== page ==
Stifel, Nicolaus and Co. Inc. has reached an agreement with Missouri Secretary of State Robin Carnahan over the broker fraud committed by former Stifel securities broker Girard Munsch. As part of the deal, the three Missouri investors will get back $78,000 in commissions that they paid and the broker-dealer will pay over $130,000 in payments, penalties, and costs.

Over three years, Munsch made over 500 trades in accounts owned by three Missouri investors. He has admitted that during some of the transactions, he was the only one to benefit. One investor, Marie Ganninger, says that she started investing with the former Stifel broker after her husband passed away. She chose to go with Munsch because he was the broker of one of her relatives. She will be getting back the commissions she paid.

The state of Missouri went after Stifel for failing to properly supervise Munsch and neglecting to notice or take action when he made unsuitable recommendations and excessive trades.

In 2007, the former Stifel broker entered into a consent order. He was ordered to pay $50,000 in investor restitution for broker misconduct, and his license was suspended. He retired and can no longer work as a broker in Missouri.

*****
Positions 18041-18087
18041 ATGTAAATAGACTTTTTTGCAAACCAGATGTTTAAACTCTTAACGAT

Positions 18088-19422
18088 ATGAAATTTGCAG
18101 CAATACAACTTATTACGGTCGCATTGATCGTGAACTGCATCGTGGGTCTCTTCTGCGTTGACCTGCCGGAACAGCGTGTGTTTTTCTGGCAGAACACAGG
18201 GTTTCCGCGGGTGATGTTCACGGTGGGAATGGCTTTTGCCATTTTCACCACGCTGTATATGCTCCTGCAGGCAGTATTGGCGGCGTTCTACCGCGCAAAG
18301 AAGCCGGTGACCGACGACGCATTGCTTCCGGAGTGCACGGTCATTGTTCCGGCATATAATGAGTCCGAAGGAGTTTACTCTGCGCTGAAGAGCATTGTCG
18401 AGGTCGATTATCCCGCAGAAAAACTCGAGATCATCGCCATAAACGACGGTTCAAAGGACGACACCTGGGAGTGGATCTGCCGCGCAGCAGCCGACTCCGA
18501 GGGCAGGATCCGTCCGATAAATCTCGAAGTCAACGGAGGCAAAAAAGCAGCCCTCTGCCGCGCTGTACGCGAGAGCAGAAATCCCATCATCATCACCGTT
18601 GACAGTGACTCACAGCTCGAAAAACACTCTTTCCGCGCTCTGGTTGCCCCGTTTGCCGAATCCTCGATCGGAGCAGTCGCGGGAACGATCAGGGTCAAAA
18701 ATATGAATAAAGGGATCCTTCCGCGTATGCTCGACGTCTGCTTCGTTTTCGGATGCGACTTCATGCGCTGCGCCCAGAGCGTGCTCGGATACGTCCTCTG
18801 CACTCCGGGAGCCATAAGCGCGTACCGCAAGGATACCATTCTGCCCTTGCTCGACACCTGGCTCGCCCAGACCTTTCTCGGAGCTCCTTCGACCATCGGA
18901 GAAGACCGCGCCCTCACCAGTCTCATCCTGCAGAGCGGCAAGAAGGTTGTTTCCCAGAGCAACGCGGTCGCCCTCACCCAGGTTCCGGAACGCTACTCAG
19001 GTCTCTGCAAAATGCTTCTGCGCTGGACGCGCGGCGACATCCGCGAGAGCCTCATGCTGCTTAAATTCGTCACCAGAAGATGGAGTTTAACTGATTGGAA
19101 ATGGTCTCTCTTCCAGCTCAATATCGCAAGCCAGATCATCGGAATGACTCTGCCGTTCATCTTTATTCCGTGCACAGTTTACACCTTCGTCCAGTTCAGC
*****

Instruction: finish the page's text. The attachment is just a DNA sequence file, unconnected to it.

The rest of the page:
Please do not despair if you lost money because of broker fraud. There are legal remedies available that can allow you to recoup your investment losses.

Stifel to return $78,000 to investors, pay $130,000 in penalties, St. Louis Business, March 11, 2010
Consent order in the matter of Girard Augustus Munsch, Jr., State of Missouri Continue reading

Even as Stifel Financial Corp. continues to deal with securities fraud lawsuits and claims accusing the broker-dealer of misrepresenting the risks associated with investing in auction-rate securities, the company exhibited a 73% increase in 3rd quarter earnings due to a growth in transaction revenue.

Its profit posted at $22.1 million, an increase from earlier this year when it’s posted profit was $12.8 million. Net revenue hit $289.7 million-a 32% increase. Principal transaction revenue went up 81%, hitting $123.2 million. Commissions went up to $90.9 million-that’s a 2.5% increase.

Stifel has been working to turn its business into a full-service investment bank and its subsidiary, Stifel, Nicolaus, & Co., recently completed its buy of 56 UBS Financial Services Inc. branches, which it purchased for at least $46 million. Stifel says the deal should increase the company’s earnings within the first year.